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Frenetic: A High-Level Language for OpenFlow Networks Nate Foster, Rob Harrison, Matthew L. Meola, Michael J. Freedman, Jennifer Rexford, David Walker.

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Presentation on theme: "Frenetic: A High-Level Language for OpenFlow Networks Nate Foster, Rob Harrison, Matthew L. Meola, Michael J. Freedman, Jennifer Rexford, David Walker."— Presentation transcript:

1 Frenetic: A High-Level Language for OpenFlow Networks Nate Foster, Rob Harrison, Matthew L. Meola, Michael J. Freedman, Jennifer Rexford, David Walker PRESTO 2010, Philadelphia, PA

2 Background OpenFlow/NOX allowed us to take back the network Direct access to dataplane hardware Programmable control plane via open API OpenFlow/NOX made innovation possible, not easy Low level interface mirrors hardware Thin layer of abstraction Few built-in features So let’s give the network programmer some help… 2

3 OpenFlow Architecture 3 PriorityPatternActionCounters Physical Port, Link Source/Destination/Type, VLAN, Network Source/Destination/Type, Transport Source/Destination Forward Modify Drop Bytes, Count OpenFlow Switch Flow Table Controller Switches Network Events Flow table miss Port status Join/leave Query responses Control Messages Send packet Add/remove flow Statistics Queries

4 NOX Programming Networks with NOX 4 In general, program modules do not compose If m yields r, and some m¶ yields r¶, then (m ^ m¶ ) does not yield (r ^ r¶) Forwarding Monitoring Access Control Application Destination addressing Transport ports Individual MACs

5 Example 5 Simple Network Repeater Forward packets received on port 1 out 2; vice versa 12 Controller Switch

6 Simple Repeater 6 def simple_repeater(): # Repeat Port 1 to Port 2 p1 = {IN_PORT:1} a1 = [(OFPAT_OUTPUT, PORT_2)] install(switch, p1, HIGH, a1) # Repeat Port 2 to Port 1 p2 = {IN_PORT:2} a2 = [(OFPAT_OUTPUT, PORT_1)] install(switch, p2, HIGH, a2) def simple_repeater(): # Repeat Port 1 to Port 2 p1 = {IN_PORT:1} a1 = [(OFPAT_OUTPUT, PORT_2)] install(switch, p1, HIGH, a1) # Repeat Port 2 to Port 1 p2 = {IN_PORT:2} a2 = [(OFPAT_OUTPUT, PORT_1)] install(switch, p2, HIGH, a2) PriorityPatternActionCounters HIGHIN_PORT:1OUTPUT:2(0,0) HIGHIN_PORT:2OUTPUT:1(0,0) NOX Program Flow Table 12 Controller Switch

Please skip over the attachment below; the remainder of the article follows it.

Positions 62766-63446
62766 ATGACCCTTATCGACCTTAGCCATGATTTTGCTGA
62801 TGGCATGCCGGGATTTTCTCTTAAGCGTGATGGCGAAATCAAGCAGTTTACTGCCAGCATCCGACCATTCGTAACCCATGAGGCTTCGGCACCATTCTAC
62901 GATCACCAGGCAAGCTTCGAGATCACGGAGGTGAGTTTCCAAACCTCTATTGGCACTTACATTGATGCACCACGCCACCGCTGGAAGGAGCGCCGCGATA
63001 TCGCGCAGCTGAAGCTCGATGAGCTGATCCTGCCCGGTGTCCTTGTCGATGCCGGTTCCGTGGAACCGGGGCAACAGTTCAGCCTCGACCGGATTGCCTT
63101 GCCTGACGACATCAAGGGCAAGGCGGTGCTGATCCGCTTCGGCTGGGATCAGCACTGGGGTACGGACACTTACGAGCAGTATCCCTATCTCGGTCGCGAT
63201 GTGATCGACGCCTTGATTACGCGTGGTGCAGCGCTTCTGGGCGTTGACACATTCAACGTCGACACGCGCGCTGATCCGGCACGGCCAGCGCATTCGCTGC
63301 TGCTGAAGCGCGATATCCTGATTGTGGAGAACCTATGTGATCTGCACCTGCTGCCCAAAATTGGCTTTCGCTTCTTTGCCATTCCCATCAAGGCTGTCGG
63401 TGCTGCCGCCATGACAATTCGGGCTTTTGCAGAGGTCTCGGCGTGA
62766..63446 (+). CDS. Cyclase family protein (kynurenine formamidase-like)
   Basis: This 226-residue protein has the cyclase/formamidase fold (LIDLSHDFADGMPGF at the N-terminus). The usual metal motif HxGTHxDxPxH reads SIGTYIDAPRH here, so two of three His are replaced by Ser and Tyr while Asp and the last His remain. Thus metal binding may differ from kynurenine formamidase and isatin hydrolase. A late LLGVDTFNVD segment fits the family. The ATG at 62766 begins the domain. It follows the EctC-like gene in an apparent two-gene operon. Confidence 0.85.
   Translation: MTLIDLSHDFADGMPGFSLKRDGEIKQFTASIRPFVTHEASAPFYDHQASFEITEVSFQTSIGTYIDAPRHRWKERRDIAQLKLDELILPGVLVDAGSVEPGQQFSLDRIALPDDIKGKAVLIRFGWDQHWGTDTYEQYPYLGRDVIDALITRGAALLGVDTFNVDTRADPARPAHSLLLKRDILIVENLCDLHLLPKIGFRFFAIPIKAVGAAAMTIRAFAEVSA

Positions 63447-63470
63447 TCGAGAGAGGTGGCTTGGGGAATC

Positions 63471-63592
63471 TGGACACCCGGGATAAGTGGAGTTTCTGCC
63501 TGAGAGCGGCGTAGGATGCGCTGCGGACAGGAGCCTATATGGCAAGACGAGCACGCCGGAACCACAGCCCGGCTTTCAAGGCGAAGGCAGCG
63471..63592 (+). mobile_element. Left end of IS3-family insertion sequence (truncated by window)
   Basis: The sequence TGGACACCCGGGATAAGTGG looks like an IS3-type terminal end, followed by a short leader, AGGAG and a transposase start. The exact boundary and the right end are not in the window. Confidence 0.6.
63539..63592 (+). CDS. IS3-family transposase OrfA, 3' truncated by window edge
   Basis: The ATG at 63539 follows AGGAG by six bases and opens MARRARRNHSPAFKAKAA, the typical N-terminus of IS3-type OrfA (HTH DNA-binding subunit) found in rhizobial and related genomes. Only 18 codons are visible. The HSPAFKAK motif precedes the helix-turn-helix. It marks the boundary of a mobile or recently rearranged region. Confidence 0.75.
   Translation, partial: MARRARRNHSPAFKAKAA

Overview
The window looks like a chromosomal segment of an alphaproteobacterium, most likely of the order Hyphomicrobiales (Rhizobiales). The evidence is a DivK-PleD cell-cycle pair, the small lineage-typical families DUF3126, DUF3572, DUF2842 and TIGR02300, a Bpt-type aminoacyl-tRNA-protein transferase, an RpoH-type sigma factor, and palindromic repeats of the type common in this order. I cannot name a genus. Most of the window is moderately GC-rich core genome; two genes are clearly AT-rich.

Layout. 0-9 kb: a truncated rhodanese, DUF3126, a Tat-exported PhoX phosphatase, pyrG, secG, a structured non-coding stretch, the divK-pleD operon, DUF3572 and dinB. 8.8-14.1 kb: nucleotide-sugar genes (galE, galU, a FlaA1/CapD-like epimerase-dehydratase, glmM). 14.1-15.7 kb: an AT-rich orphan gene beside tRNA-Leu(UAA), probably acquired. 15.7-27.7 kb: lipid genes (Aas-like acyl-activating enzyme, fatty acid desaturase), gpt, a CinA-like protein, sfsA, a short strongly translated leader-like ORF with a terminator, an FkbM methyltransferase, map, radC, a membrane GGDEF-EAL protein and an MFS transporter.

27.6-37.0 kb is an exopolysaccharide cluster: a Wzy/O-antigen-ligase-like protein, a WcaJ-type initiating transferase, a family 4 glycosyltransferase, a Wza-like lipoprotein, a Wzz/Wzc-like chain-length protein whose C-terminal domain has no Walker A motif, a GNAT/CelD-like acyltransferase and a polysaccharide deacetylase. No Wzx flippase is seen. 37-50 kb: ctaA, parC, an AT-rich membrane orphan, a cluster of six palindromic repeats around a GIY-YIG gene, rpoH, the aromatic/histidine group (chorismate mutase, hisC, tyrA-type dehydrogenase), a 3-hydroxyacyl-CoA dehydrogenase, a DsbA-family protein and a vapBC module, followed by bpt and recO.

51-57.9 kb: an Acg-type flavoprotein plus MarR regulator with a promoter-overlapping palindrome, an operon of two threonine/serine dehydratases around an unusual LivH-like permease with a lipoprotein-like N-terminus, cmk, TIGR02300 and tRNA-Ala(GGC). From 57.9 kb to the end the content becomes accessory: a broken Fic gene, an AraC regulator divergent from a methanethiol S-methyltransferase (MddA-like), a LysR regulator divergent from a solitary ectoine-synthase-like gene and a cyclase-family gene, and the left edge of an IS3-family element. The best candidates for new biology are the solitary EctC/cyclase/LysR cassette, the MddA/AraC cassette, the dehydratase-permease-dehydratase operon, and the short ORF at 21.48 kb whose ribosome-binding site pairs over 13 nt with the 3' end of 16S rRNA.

7 Example 7 Simple Network Repeater Forward packets received on port 1 out 2; vice versa Monitor incoming HTTP traffic totals per host 12 Controller Switch with Host Monitoring

8 Simple Repeater with Host Monitoring 8 # Repeat port 1 to 2 def port1_to_2(): p1 = {IN_PORT:1} a1 = [(OFPAT_OUTPUT, PORT_2)] install(switch, p1, HIGH, a1) # Callback to generate rules per host def packet_in(switch, inport, pkt): p = {DL_DST:dstmac(pkt)} pweb = {DL_DST:dstmac(pkt), DL_TYPE:IP,NW_PROTO:TCP, TP_SRC:80} a = [(OFPAT_OUTPUT, PORT_1)] install(switch, pweb, HIGH, a) install(switch, p, MEDIUM, a) def main(): register_callback(packet_in) port1_to_2() # Repeat port 1 to 2 def port1_to_2(): p1 = {IN_PORT:1} a1 = [(OFPAT_OUTPUT, PORT_2)] install(switch, p1, HIGH, a1) # Callback to generate rules per host def packet_in(switch, inport, pkt): p = {DL_DST:dstmac(pkt)} pweb = {DL_DST:dstmac(pkt), DL_TYPE:IP,NW_PROTO:TCP, TP_SRC:80} a = [(OFPAT_OUTPUT, PORT_1)] install(switch, pweb, HIGH, a) install(switch, p, MEDIUM, a) def main(): register_callback(packet_in) port1_to_2() PriorityPatternActionCounter s HIGH{IN_PORT:1}OUTPUT:2(0,0) HIGH{DL_DST:mac,DL_TYPE:IP_TYPE,NW_PROTO:TCP, TP_SRC:80}OUTPUT:1(0,0) MEDIUM{DL_DST:mac}OUTPUT:1(0,0) def simple_repeater(): # Port 1 to port 2 p1 = {IN_PORT:1} a1 = [(OFPAT_OUTPUT, PORT_2)] install(switch, p1, HIGH, a1) # Port 2 to Port 1 p2 = {IN_PORT:2} a2 = [(OFPAT_OUTPUT, PORT_1)] install(switch, p2, HIGH, a2) def simple_repeater(): # Port 1 to port 2 p1 = {IN_PORT:1} a1 = [(OFPAT_OUTPUT, PORT_2)] install(switch, p1, HIGH, a1) # Port 2 to Port 1 p2 = {IN_PORT:2} a2 = [(OFPAT_OUTPUT, PORT_1)] install(switch, p2, HIGH, a2)

9 OpenFlow/NOX Difficulties Low-level, brittle rules No support for operations like union and intersection Split architecture Between logic running on the switch and controller No compositionality Manual refactoring of rules to compose subprograms Asynchronous interactions Between switch and controller 9

10 Our Solution: Frenetic A High-level Language High-level patterns to describe flows Unified abstraction Composition A Run-time System Handles module interactions Deals with asynchronous behavior 10 NOX